• The United States Air Force’s future air refueling tanker, the Boeing KC-46A (a modified 767 airliner), costs 56.5 percent more per plane than the Air Force’s previous KC-10 tanker and is 40.3 percent less capable of carrying fuel than the KC-10. The newly confirmed Secretary of the Air Force, Ms. Deborah Lee James, in her recent “State of the Air Force” speech (February 21) identified the KC-46 as one of the top three modernization needs for the service.
  • The future USS Gerald R. Ford, a nuclear powered aircraft carrier currently under construction by Huntington Ingalls’ Newport News Shipbuilding, is expected to cost $13.5 billion or more by the time she is commissioned in 2015. She will replace the first nuclear powered carrier, the already retired USS Enterprise, which entered service in 1961 at constant dollar cost of almost $3.5 billion – at least $10 billion less than the newest carrier.

The example of the Ford is particularly relevant. We just witnessed conservative outrage over a reduction in cost-of-living increases to military pensions of $7 billion over the next decade. Isn’t it wonderful when conservatives buy into reductions in the rate of growth being “cuts?” Memo: military pensions would have still gone up, just not as quickly.

Perhaps if conservatives instead focused on holding military contractors accountable for the costs of their products – and members of the government defense establishment accountable for their lack of oversight in procurement – we’d probably have enough in Secretary Hagel’s budget for a military two or more times the size with no worries about pay and take care of sustaining military pensions for ten years with perhaps $3 billion to spare.

Insisting that we get commensurate value for each and every dollar of the defense budget is both fiscally conservative and also does right by both our brave men and women in uniform and the American taxpayers they protect with their lives. If it takes “draconian” budget cuts to get more people to examine cost vs. value propositions when it comes to defense spending – forcing people to do more with less – then I am for them.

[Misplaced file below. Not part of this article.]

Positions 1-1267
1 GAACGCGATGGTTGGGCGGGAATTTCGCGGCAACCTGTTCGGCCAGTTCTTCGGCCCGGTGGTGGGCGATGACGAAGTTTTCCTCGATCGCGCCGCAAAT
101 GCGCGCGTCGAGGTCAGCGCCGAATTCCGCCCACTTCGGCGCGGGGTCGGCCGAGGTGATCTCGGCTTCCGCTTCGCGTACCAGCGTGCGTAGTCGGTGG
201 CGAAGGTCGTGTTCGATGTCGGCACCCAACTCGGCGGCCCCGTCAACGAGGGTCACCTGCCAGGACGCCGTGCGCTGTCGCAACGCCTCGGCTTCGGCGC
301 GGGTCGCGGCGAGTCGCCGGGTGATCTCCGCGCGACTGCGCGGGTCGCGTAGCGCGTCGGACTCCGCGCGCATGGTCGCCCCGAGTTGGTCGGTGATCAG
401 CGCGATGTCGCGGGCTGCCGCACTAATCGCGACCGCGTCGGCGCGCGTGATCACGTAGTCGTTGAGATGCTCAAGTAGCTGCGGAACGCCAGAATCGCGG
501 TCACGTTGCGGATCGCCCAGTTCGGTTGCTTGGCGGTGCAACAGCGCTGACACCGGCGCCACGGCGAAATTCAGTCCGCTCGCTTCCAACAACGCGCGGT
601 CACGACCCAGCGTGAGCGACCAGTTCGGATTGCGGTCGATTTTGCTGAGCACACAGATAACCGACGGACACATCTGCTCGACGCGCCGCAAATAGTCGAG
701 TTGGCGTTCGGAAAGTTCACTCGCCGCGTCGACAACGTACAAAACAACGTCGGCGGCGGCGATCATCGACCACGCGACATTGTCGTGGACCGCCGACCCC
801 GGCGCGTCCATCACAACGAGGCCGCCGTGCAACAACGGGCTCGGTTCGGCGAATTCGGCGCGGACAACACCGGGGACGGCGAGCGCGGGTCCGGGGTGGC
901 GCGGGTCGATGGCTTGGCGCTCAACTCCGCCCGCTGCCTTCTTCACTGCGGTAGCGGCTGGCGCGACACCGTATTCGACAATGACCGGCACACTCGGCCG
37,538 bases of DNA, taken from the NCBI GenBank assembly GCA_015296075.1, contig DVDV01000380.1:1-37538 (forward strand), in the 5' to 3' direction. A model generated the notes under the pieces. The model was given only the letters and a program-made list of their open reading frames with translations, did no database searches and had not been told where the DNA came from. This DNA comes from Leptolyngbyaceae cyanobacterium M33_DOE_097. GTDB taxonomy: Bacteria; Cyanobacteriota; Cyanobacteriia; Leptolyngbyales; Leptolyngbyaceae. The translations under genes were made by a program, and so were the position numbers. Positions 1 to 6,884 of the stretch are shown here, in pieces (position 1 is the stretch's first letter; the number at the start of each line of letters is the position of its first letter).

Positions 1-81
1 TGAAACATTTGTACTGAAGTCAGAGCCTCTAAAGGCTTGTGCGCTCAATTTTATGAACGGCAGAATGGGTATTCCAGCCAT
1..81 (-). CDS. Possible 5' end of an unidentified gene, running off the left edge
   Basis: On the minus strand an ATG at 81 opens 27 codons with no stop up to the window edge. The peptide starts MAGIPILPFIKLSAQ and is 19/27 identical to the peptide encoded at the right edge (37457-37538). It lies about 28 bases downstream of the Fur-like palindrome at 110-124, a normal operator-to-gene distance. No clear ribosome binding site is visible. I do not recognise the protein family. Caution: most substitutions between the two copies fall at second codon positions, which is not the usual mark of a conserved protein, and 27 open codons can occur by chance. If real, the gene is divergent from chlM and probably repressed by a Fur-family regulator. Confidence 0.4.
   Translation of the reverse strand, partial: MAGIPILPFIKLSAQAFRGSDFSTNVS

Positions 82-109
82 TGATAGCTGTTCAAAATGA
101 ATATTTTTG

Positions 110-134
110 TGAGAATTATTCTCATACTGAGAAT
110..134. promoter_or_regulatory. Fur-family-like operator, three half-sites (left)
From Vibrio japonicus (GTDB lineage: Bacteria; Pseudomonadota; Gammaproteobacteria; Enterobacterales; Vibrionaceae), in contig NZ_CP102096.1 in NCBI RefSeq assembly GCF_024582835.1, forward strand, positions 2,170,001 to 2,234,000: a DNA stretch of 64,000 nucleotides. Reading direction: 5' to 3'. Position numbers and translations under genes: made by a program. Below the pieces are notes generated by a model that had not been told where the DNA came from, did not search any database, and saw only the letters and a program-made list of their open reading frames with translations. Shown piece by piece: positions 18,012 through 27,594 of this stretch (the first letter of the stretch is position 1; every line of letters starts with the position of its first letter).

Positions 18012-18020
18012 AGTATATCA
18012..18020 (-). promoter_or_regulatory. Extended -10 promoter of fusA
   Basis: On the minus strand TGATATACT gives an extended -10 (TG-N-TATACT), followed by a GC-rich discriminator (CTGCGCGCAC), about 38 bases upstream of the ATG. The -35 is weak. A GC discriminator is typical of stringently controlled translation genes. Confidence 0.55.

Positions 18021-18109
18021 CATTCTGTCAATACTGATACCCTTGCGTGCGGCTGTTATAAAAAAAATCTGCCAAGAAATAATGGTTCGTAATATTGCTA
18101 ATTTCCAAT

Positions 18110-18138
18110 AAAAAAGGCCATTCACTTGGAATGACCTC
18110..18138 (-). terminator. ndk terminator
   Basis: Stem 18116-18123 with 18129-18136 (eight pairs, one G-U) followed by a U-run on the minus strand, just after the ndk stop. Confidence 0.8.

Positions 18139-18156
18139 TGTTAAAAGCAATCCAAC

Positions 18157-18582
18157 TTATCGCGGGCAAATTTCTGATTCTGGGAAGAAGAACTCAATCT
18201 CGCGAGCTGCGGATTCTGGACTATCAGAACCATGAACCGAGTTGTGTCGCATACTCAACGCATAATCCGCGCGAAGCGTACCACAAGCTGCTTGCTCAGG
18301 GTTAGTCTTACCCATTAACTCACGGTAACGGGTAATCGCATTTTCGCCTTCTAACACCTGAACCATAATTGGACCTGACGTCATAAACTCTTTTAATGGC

The defense department budget does not contain some one-off, easy to fix cases of “waste, fraud, and abuse.” Its problems are systemic and have been built over decades. We shouldn’t buy into common scare tactics that defense cuts will leave us vulnerable to attack.

Our relative vulnerability – and by extension, our ability to react to threats and win wars – is entirely dependent upon our government having the political will to wage war when it is necessary and wage it fully, with all the resources and violence we can bring to bear. However, that isn’t how the United States has largely prosecuted combat since the end of World War II. Annihilating our enemies, or sending them to the brink of annihilation so they unconditionally surrender, has been taken off the table.

Our national resolve to wage war and attain victory in battle only has one currency in which it can ultimately be measured: the lives of our soldiers, sailors, airmen, marines, and coast guardsmen.

Perhaps if the civilian politicians who control our military — regardless of party in power — are given far fewer dollars, they’ll be less willing to spend our warriors for less than total victory.